The purpose of this Comment is to examine whether the new judicial federalism theory holds true for one such state constitutional provision that addresses issues of demonstrated importance to the citizenry: equality and taxation. The Comment will examine the history and evolution of the Pennsylvania Constitution's uniformity clause, which requires that all taxes be uniform upon the same class of subjects.(11) Taxation is not a subject that excites the passions of many scholars or judges; however, the history of the uniformity clause shows it to be a powerful expression of the meaning of equality to the people of Pennsylvania. Moreover, how the uniformity clause is interpreted impacts the lives and livelihoods of the majority of Pennsylvania's citizens. …

The rest of this article is only available to active members of Questia

Sign up now for a free, 1-day trial and receive full access to:

  • Questia's entire collection
  • Automatic bibliography creation
  • More helpful research tools like notes, citations, and highlights
  • Ad-free environment

Already a member? Log in now.

Notes for this article

Add a new note
If you are trying to select text to create highlights or citations, remember that you must now click or tap on the first word, and then click or tap on the last word.
One moment ...
Default project is now your active project.
Project items

Items saved from this article

This article has been saved
Highlights (0)
Some of your highlights are legacy items.

Highlights saved before July 30, 2012 will not be displayed on their respective source pages.

You can easily re-create the highlights by opening the book page or article, selecting the text, and clicking “Highlight.”

Citations (0)
Some of your citations are legacy items.

Any citation created before July 30, 2012 will labeled as a “Cited page.” New citations will be saved as cited passages, pages or articles.

We also added the ability to view new citations from your projects or the book or article where you created them.

Notes (0)
Bookmarks (0)

You have no saved items from this article

Project items include:
  • Saved book/article
  • Highlights
  • Quotes/citations
  • Notes
  • Bookmarks
Notes
Cite this article

Cited article

Style
Citations are available only to our active members.
Sign up now to cite pages or passages in MLA, APA and Chicago citation styles.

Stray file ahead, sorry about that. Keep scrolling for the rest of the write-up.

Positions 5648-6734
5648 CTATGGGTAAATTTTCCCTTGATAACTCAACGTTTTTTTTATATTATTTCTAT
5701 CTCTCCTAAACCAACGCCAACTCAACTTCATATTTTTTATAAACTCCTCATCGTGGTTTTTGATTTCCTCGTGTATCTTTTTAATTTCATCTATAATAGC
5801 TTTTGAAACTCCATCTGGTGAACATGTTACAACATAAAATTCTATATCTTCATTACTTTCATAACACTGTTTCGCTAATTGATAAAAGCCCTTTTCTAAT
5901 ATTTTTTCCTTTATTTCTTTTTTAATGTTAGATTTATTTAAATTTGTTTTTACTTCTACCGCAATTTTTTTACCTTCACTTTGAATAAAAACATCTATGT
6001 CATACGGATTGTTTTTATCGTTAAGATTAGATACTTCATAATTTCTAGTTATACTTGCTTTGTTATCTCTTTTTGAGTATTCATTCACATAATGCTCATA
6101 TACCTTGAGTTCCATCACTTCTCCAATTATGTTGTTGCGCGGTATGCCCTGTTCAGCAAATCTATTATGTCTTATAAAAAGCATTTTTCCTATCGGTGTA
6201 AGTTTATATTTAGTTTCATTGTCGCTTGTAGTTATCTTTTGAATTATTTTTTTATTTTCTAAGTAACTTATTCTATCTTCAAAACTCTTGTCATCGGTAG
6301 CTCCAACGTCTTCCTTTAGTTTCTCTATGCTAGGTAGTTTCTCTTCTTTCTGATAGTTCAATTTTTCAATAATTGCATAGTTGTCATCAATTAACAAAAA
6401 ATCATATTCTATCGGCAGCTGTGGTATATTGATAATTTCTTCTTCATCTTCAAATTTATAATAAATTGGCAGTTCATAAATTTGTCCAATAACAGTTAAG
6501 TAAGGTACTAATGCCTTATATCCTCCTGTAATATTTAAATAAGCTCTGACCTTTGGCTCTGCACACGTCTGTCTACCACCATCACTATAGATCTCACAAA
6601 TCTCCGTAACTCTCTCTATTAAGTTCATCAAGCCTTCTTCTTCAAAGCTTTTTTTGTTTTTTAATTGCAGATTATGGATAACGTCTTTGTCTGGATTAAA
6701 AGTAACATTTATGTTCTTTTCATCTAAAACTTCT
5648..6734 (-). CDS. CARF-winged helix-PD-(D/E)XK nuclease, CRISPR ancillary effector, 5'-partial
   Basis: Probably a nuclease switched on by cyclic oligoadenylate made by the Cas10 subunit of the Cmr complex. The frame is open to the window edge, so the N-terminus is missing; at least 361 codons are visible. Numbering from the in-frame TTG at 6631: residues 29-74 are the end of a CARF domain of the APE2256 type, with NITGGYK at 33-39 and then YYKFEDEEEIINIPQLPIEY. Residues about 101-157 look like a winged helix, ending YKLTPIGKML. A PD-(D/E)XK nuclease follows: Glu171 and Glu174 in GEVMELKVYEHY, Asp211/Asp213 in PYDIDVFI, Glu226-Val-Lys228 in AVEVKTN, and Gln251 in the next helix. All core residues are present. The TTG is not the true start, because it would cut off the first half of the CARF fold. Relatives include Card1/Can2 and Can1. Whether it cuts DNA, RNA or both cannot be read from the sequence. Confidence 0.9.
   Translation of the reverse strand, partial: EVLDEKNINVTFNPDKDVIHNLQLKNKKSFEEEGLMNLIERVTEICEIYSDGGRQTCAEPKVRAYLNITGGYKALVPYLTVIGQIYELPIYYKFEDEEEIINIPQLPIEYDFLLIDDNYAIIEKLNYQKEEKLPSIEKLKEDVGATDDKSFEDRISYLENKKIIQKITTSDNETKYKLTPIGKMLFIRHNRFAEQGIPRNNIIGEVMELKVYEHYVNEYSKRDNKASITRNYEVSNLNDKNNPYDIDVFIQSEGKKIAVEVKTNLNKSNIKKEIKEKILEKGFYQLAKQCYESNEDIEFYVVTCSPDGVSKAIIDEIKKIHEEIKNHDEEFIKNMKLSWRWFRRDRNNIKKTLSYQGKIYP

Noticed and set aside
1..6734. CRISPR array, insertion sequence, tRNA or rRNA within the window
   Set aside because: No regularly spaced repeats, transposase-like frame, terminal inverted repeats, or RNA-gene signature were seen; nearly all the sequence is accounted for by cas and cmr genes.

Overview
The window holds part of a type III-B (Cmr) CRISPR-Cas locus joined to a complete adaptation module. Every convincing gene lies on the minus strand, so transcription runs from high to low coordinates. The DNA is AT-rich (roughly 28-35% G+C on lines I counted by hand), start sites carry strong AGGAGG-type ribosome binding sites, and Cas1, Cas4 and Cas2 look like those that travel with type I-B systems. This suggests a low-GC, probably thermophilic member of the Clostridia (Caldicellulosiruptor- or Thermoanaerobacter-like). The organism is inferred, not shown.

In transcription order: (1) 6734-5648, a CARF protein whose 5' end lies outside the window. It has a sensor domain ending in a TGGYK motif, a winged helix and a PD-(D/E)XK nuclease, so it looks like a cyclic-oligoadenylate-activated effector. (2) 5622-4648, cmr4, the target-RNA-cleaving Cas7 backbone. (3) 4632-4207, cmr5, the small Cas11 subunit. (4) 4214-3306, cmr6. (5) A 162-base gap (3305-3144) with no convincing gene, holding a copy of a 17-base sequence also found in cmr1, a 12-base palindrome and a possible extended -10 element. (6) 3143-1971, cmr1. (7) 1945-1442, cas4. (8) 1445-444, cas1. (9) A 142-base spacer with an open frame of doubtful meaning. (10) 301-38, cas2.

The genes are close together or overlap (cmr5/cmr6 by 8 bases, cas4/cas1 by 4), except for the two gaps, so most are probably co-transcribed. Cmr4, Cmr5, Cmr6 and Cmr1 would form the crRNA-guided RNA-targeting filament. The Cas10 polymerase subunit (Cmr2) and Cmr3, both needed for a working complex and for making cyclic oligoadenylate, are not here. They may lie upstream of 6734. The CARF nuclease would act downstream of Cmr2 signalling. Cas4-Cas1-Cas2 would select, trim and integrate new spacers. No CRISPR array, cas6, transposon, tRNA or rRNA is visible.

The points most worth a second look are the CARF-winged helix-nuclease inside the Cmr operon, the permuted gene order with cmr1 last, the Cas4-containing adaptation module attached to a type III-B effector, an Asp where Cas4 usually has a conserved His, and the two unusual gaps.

(Einhorn, 1992, p. 25)

(Einhorn 25)

1

1. Lois J. Einhorn, Abraham Lincoln, the Orator: Penetrating the Lincoln Legend (Westport, CT: Greenwood Press, 1992), 25, http://www.questia.com/read/27419298.

Cited article

The More Things Change, the More They Stay the Same: Interpreting the Pennsylvania Uniformity Clause
Settings

Settings

Typeface
Text size Smaller Larger Reset View mode
Search within

Search within this article

Look up

Look up a word

  • Dictionary
  • Thesaurus
Please submit a word or phrase above.
Print this page

Print this page

Why can't I print more than one page at a time?

Full screen

matching results for page

Cited passage

Style
Citations are available only to our active members.
Sign up now to cite pages or passages in MLA, APA and Chicago citation styles.

"Portraying himself as an honest, ordinary person helped Lincoln identify with his audiences." (Einhorn, 1992, p. 25).

"Portraying himself as an honest, ordinary person helped Lincoln identify with his audiences." (Einhorn 25)

"Portraying himself as an honest, ordinary person helped Lincoln identify with his audiences."1

1. Lois J. Einhorn, Abraham Lincoln, the Orator: Penetrating the Lincoln Legend (Westport, CT: Greenwood Press, 1992), 25, http://www.questia.com/read/27419298.

Cited passage

Thanks for trying Questia!

Please continue trying out our research tools, but please note, full functionality is available only to our active members.

Your work will be lost once you leave this Web page.

For full access in an ad-free environment, sign up now for a FREE, 1-day trial.

Already a member? Log in now.